So, what I’m getting at, in my roundabout way, is that we’re representing. Hey, it works for the other side, doesn’t it? Manifest a presence, in a manner of speaking. Go out, press the flesh, chat someone up.

Let me qualify this further (I know, most of you don’t fall into the Jackass! imitator category, those dipsticks who decide to imitate some idiotic WWF maneuver, with horrendous results): get out there, be friendly, look ‘em in the eye, and let them know we’re here. Don’t endanger your livelihood, or provoke a fistfight. We’re rationalists, right? Just use a little judgment. Standing up in the middle of Sunday mass and announcing there ain’t no gawd might be unhealthy. You take my point, so I won’t belabor it. Use a little judgment.

Because it is a lot harder to talk smack about someone you know. Harder yet when they’re likable. Sure, this may not convince everyone, but let’s be realistic: word-of-mouth travels.

So, in short: make yourselves known. Find an appropriate moment for an apropos segue. Discuss it rationally, be polite, smile as much as is possible. Try to let stupidities slide, if you can. Because the days are forthcoming, when the subject’ll be brought up when you’re not there, and somebody will spout off, and hopefully, a heart you’ve touched, a mind you’ve changed, will perhaps pipe up, and say “Hey, I know an atheist. He/she seemed like a great person.” Or something to that effect.

Now go forth, be fruitful, and re-educate the earth, my children. (hehehehe)

Till the next post, then.


Tuesday, October 17, 2006


I began reviewing the ‘irreducible complexity’ argument, just for my own peace of mind. (So of course, I went to my favorite site, answers.com. I usually defer to this because: even though it’s a Wikipedia subsidiary (?) – it incorporates a vast majority of cross-references from Britannica to Encyclopedia, rather than redirecting the reader to external links.)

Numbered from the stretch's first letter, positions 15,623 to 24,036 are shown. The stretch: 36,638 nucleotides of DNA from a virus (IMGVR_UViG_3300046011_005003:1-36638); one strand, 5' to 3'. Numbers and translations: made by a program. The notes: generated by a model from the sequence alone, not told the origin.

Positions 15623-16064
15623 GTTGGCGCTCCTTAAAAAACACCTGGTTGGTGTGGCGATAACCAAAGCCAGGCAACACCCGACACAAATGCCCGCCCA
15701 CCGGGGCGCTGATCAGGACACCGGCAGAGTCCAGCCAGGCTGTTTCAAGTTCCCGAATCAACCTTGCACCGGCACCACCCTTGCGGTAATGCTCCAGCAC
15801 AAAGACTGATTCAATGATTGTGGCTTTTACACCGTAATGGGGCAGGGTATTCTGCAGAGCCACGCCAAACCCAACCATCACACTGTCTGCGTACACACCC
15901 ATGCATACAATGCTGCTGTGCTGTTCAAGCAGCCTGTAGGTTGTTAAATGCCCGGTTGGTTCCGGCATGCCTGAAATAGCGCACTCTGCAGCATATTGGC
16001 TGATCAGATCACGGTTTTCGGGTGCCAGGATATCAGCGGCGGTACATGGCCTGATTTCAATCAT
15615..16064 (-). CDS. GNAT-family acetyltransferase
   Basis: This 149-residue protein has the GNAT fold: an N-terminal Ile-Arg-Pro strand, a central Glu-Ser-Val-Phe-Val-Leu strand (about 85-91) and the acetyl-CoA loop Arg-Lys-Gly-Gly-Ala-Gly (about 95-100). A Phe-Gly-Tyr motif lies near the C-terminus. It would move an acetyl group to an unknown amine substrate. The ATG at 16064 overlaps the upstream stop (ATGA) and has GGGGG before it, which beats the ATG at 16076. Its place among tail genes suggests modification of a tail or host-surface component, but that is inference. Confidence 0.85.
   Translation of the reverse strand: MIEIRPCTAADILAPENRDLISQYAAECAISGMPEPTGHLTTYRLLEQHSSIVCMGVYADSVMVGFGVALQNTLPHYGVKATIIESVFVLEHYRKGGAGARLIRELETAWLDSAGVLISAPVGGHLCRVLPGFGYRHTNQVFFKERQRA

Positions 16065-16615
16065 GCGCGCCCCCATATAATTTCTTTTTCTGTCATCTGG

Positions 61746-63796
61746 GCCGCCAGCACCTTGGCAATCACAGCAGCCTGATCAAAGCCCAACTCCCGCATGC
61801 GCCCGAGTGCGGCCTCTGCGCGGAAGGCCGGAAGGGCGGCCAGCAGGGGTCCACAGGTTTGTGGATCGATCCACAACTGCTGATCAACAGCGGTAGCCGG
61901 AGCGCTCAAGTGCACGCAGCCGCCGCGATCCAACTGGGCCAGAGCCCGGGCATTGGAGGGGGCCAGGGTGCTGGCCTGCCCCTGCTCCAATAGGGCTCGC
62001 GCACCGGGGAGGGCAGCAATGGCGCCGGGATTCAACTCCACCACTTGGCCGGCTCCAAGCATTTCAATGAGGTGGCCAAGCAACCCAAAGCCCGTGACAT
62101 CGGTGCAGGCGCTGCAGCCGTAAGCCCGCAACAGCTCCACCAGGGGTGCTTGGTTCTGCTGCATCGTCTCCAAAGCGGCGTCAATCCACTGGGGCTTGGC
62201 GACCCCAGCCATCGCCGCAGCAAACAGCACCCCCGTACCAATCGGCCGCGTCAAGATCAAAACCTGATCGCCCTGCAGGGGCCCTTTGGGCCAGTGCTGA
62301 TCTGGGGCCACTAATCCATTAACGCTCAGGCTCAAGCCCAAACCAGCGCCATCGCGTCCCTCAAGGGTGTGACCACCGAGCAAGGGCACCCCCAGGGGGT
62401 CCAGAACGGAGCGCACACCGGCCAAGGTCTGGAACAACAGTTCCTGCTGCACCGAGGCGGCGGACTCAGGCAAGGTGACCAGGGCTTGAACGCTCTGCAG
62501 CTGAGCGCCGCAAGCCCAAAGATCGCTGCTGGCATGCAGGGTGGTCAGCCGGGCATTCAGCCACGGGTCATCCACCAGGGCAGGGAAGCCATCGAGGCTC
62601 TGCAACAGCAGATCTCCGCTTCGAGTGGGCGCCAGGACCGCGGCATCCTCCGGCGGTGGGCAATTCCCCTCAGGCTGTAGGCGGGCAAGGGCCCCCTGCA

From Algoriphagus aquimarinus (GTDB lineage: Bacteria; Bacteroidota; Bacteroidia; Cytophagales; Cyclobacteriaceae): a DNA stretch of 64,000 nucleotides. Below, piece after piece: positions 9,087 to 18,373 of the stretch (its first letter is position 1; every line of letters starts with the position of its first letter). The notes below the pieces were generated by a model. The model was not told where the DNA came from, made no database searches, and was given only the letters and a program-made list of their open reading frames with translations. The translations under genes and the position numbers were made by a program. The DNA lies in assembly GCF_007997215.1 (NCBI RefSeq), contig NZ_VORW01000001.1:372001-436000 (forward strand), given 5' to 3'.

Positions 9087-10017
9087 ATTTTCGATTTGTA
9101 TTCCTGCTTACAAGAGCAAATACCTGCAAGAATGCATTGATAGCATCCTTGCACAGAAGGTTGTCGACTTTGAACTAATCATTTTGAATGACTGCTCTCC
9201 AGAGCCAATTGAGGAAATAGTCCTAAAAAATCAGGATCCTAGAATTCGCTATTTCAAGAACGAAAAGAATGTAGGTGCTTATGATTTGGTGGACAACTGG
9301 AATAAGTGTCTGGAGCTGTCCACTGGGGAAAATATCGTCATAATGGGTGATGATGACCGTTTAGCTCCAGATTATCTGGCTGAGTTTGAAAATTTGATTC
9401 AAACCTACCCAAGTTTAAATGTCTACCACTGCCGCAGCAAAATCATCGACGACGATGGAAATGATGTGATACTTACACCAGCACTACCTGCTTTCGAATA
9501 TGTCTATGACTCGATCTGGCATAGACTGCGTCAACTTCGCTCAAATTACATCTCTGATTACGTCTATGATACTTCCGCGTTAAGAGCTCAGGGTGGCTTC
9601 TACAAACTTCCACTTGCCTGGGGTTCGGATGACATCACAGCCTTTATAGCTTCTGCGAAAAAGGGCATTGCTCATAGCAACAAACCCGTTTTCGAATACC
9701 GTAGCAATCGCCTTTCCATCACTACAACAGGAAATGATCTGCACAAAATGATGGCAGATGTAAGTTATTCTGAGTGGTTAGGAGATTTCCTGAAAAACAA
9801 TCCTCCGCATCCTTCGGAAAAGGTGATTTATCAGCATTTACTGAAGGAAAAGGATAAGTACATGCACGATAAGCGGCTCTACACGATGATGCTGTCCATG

And, surprise surprise – it’s junk.


The argument from irreducible complexity is a descendant of the teleological argument for God (the argument from design or from complexity). This states that because certain things in nature are very complicated, they must have been designed. William Paley famously argued, in his 1802 watchmaker analogy, that complexity in nature implies a God for the same reason that the existence of a watch implies the existence of a watchmaker. This argument has a long history, and can be traced back at least as far as Cicero's De natura deorum, ii. 34 (see Hallam, Literature of Europe, ii. 385, note).”

Wait: what? The watchmaker analogy? Hasn’t that been debunked already?
Why, yes it has.
Here is a good breakdown.
Hey, waitaminnit, didn’t I demolish it myself? Yes, I did, here.

“While he did not originate the term, Charles Darwin identified the argument as a possible way to falsify a prediction of the theory of evolution at the outset. In The Origin of Species, he wrote, "If it could be demonstrated that any complex organ existed, which could not possibly have been formed by numerous, successive, slight modifications, my theory would absolutely break down. But I can find out no such case." Darwin's theory of evolution challenges the teleological argument by postulating an alternative explanation to that of an intelligent designer—namely, evolution by natural selection. The argument from irreducible complexity attempts to demonstrate that certain biological features cannot be purely the product of Darwinian evolution.”

Hey, hold on a sec: wasn’t Charley a big fan of Paley? Oh my stars and garters, yes he was.

“Darwin became particularly enthused by the writings of William Paley, including the argument of divine design in nature. In his finals in January 1831, he performed well in theology and, having scraped through in classics, mathematics and physics, came tenth out of a pass list of 178.”

Hmmm: how…intriguing. Must’ve been some huge evidence, for him to change his mind, dontcha think?